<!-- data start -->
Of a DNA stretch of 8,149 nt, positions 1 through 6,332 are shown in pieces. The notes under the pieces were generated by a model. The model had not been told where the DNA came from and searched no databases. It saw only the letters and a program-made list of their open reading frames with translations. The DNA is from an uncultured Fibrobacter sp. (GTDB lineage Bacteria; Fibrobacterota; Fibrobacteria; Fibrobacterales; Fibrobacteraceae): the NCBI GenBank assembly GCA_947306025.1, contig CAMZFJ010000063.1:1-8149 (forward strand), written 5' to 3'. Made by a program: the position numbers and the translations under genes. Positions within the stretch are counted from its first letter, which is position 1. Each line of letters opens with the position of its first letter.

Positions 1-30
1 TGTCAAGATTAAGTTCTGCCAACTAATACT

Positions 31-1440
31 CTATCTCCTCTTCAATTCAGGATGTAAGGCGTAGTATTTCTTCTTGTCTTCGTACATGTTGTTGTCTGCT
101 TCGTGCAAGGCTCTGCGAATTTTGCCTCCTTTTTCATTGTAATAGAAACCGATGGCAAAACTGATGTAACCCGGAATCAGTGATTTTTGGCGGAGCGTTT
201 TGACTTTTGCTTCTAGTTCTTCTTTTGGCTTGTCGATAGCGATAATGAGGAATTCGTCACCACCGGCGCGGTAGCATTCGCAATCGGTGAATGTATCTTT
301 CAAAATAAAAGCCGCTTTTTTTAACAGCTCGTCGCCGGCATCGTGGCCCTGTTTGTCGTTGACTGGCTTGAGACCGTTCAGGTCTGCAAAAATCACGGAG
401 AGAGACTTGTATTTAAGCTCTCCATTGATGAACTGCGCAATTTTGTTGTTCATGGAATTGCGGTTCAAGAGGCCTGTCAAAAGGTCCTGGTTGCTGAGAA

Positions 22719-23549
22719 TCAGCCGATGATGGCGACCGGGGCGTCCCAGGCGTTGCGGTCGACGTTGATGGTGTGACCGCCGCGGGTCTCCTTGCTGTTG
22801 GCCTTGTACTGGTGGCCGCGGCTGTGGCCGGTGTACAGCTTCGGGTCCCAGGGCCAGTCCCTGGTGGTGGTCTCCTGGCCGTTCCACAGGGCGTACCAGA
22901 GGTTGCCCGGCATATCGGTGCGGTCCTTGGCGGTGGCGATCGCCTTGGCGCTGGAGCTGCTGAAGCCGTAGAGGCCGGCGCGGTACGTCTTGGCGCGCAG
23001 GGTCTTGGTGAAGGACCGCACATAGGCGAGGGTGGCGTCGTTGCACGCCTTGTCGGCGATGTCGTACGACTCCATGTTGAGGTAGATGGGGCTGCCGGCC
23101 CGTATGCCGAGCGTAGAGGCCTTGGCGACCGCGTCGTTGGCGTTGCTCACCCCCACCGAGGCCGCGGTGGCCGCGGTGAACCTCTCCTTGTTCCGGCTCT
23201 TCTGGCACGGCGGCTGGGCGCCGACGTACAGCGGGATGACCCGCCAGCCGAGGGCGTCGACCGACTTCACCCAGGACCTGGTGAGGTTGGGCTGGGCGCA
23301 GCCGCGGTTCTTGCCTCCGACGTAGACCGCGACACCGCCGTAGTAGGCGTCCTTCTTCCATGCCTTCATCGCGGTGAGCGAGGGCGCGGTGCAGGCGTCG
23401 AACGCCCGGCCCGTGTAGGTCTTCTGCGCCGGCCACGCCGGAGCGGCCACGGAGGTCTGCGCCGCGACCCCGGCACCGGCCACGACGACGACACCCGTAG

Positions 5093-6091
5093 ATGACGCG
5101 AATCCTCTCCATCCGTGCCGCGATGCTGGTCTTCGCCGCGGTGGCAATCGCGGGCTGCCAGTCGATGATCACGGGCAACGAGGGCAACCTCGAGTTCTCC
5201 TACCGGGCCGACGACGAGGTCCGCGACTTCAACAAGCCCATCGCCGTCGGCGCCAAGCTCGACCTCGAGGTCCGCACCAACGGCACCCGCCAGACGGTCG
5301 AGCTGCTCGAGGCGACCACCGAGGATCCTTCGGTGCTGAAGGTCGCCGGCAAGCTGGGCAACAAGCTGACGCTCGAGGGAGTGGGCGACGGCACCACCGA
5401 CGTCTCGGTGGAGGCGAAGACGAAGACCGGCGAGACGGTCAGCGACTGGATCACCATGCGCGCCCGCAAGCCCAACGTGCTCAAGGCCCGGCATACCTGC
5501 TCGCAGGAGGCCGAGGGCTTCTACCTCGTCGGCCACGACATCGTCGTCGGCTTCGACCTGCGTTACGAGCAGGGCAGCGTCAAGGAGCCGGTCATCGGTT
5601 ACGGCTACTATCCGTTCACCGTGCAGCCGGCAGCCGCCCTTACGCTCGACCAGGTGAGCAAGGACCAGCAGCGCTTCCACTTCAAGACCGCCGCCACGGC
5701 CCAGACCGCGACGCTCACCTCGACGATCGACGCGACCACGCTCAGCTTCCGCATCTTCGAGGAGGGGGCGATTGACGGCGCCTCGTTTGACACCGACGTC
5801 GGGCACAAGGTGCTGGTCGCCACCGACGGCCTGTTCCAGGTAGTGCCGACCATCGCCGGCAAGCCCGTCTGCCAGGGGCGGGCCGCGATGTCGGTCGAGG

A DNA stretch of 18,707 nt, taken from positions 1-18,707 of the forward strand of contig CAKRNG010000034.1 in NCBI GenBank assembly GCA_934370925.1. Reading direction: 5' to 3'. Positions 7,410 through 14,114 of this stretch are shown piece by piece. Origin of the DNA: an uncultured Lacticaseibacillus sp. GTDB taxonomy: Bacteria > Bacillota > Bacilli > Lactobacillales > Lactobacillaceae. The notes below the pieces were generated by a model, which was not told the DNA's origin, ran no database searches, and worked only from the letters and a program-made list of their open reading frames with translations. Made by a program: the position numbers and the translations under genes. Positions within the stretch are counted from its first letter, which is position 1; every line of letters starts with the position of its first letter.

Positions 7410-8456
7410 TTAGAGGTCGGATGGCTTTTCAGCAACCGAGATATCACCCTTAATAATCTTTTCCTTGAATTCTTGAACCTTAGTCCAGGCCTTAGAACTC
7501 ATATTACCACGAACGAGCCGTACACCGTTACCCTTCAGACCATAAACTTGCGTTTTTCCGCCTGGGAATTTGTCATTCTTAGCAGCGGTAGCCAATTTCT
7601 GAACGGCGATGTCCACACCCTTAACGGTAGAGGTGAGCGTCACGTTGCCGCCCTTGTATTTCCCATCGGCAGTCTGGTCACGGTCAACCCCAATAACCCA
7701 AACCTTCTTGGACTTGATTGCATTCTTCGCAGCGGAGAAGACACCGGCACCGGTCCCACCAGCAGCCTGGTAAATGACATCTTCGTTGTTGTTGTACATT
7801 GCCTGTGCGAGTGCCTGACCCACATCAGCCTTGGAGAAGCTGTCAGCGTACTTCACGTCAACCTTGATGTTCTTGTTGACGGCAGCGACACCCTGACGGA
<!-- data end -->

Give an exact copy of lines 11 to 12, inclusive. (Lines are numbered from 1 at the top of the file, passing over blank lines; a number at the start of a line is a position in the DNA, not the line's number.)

22719 TCAGCCGATGATGGCGACCGGGGCGTCCCAGGCGTTGCGGTCGACGTTGATGGTGTGACCGCCGCGGGTCTCCTTGCTGTTG
22801 GCCTTGTACTGGTGGCCGCGGCTGTGGCCGGTGTACAGCTTCGGGTCCCAGGGCCAGTCCCTGGTGGTGGTCTCCTGGCCGTTCCACAGGGCGTACCAGA